Pp. 4. Mutilated.
7 March.
R. O.
596. SIR ANTHONY BROWNE to CROMWELL.
Whereas I lately wrote that the countries of Riddesdale and Tyndale were brought to good conformity, that same day Roger Fenwyke, keeper of Tyndale, sent to receive the pledges of that country at Bellingham, was murdered, for old grudges, by three naughty persons. Not knowing whether Norfolk would have made invasion against them, has continued here longer than he intended. To-day certain persons of Tyndale of good estimation have taken such order that he trusts pledges shall be delivered forthwith for the whole inhabitants, except those guilty of this slaughter. To-morrow or next day I will come towards you. Newcastle-upon-Tyne, 7 March, 4 p.m. Signed.
P. 1. Add.: Lord Privy Seal. Endd.
7 March.
R. O.
597. W. [BARLOW], Bishop of St. David's, to CROMWELL.
Sent his servant to Cromwell with the confessions of certain pirates, but Mr. Ric. Devoroux, deputy justice, has stayed him in Carmarthenshire. Fears the King's advantage may be hindered and occasion be given to some of the parties in England to avoid. Last night also Devoroux "with brags and hault words" in the Bp.'s own house, presumed to interfere with the liberties granted him by the King, contrary to Cromwell's recent direction. Asks to be exempted from this tyranny that he and his officers may execute justice without interruption. St. David's, 7 March.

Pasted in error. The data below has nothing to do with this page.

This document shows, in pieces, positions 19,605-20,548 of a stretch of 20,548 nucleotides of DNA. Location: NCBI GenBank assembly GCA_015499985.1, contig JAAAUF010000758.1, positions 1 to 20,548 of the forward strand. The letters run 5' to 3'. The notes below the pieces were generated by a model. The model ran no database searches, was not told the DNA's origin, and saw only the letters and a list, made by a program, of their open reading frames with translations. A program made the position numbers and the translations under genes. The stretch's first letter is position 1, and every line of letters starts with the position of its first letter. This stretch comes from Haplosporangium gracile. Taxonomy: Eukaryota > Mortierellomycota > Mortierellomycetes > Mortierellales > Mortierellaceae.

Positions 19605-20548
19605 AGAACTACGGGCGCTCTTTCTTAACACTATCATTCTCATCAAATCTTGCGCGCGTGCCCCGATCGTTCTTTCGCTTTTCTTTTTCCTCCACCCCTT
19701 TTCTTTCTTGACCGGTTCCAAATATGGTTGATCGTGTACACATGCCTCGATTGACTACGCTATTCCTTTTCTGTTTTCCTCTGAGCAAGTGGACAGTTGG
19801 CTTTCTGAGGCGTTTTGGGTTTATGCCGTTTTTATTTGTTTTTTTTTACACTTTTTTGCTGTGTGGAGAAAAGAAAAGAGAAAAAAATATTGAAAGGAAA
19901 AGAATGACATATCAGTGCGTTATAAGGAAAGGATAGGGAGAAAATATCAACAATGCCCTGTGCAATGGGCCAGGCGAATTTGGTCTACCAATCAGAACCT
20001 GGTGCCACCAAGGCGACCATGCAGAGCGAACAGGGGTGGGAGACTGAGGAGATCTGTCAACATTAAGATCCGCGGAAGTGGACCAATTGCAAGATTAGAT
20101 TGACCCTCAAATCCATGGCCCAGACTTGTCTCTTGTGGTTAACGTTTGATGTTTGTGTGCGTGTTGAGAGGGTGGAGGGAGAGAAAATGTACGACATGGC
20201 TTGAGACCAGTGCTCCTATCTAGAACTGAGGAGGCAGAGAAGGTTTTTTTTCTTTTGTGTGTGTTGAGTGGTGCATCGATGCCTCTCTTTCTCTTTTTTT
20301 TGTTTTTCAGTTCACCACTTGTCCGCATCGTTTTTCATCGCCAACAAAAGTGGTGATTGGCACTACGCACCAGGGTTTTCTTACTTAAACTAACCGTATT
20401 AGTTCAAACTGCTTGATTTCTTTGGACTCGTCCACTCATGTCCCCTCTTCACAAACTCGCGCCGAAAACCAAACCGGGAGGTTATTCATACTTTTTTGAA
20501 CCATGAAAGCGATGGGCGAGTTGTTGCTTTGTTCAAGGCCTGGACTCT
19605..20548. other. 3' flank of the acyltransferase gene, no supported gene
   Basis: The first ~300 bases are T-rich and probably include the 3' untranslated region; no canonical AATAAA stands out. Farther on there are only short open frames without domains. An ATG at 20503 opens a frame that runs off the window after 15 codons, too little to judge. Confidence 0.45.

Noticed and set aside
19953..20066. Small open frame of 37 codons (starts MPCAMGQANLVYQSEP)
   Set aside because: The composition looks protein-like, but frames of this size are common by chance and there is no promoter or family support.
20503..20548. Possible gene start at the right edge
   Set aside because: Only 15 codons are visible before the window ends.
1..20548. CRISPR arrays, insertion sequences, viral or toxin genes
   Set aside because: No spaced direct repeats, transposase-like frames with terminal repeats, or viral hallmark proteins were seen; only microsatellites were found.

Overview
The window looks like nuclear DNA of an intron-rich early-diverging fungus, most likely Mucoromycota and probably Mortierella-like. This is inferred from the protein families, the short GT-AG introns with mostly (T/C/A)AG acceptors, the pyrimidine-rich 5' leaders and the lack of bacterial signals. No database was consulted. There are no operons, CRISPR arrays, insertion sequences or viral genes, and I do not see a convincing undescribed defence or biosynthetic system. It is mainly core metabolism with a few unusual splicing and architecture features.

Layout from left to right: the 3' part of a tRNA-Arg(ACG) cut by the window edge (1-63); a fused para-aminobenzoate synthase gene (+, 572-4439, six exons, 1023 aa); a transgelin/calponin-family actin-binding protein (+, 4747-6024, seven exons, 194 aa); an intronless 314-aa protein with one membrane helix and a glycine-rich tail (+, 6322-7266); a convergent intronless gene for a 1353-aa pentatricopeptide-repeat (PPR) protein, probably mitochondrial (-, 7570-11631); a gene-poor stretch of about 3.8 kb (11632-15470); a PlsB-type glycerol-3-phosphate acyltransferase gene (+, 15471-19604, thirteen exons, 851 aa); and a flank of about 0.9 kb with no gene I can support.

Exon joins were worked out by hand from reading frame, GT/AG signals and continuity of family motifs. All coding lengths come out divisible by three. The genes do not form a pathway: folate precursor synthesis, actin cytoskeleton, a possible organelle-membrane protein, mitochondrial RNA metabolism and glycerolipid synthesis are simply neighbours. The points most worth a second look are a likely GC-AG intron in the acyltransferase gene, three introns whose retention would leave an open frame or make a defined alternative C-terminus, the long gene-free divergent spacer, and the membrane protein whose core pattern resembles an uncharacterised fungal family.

Hol., p. 1. Add.: Lord Privy Seal. Endd.
7 March.
R. O.
598. [MADAME DE BOURS] to LORD LISLE.
I thank you for the fine horse you have sent to my son. I wish he were happy enough to do you some service. If he had been here he would have thanked you himself. I am bound to you for the pains you have taken in directing my man to bring the horses. My nephew, de Riencourt, sends back his man to you. Please help him to obtain the horse of which he has made a report to his master, and have him conducted by one of your men to Boulogne. Your daughter (fn. 4) sends her respects. Abbeville, 7 March. Not Signed.
Hol., Fr., p. 1. Add.
7 March.
R. O.
599. ANNE ROUAUD [MADAME DE BOURS] to LADY LISLE.